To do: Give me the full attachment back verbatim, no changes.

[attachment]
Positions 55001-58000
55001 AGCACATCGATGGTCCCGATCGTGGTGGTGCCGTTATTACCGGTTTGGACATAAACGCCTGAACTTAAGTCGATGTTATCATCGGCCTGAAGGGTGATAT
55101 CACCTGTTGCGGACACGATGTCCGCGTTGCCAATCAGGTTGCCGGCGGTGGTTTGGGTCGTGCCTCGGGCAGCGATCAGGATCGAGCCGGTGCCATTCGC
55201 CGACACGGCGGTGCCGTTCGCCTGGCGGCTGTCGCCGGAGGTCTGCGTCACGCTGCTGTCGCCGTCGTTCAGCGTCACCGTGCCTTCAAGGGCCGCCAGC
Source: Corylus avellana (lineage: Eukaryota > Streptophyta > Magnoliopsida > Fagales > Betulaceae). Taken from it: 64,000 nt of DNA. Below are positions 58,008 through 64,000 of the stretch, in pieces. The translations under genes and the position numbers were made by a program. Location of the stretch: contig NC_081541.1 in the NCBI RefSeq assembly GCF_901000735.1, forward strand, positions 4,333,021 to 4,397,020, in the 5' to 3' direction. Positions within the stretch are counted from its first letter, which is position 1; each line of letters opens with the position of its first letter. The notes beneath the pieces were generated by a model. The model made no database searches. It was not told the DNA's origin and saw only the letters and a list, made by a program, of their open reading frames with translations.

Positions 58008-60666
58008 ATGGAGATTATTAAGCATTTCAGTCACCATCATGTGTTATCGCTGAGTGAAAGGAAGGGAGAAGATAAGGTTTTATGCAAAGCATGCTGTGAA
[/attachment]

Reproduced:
Positions 55001-58000
55001 AGCACATCGATGGTCCCGATCGTGGTGGTGCCGTTATTACCGGTTTGGACATAAACGCCTGAACTTAAGTCGATGTTATCATCGGCCTGAAGGGTGATAT
55101 CACCTGTTGCGGACACGATGTCCGCGTTGCCAATCAGGTTGCCGGCGGTGGTTTGGGTCGTGCCTCGGGCAGCGATCAGGATCGAGCCGGTGCCATTCGC
55201 CGACACGGCGGTGCCGTTCGCCTGGCGGCTGTCGCCGGAGGTCTGCGTCACGCTGCTGTCGCCGTCGTTCAGCGTCACCGTGCCTTCAAGGGCCGCCAGC
Source: Corylus avellana (lineage: Eukaryota > Streptophyta > Magnoliopsida > Fagales > Betulaceae). Taken from it: 64,000 nt of DNA. Below are positions 58,008 through 64,000 of the stretch, in pieces. The translations under genes and the position numbers were made by a program. Location of the stretch: contig NC_081541.1 in the NCBI RefSeq assembly GCF_901000735.1, forward strand, positions 4,333,021 to 4,397,020, in the 5' to 3' direction. Positions within the stretch are counted from its first letter, which is position 1; each line of letters opens with the position of its first letter. The notes beneath the pieces were generated by a model. The model made no database searches. It was not told the DNA's origin and saw only the letters and a list, made by a program, of their open reading frames with translations.

Positions 58008-60666
58008 ATGGAGATTATTAAGCATTTCAGTCACCATCATGTGTTATCGCTGAGTGAAAGGAAGGGAGAAGATAAGGTTTTATGCAAAGCATGCTGTGAA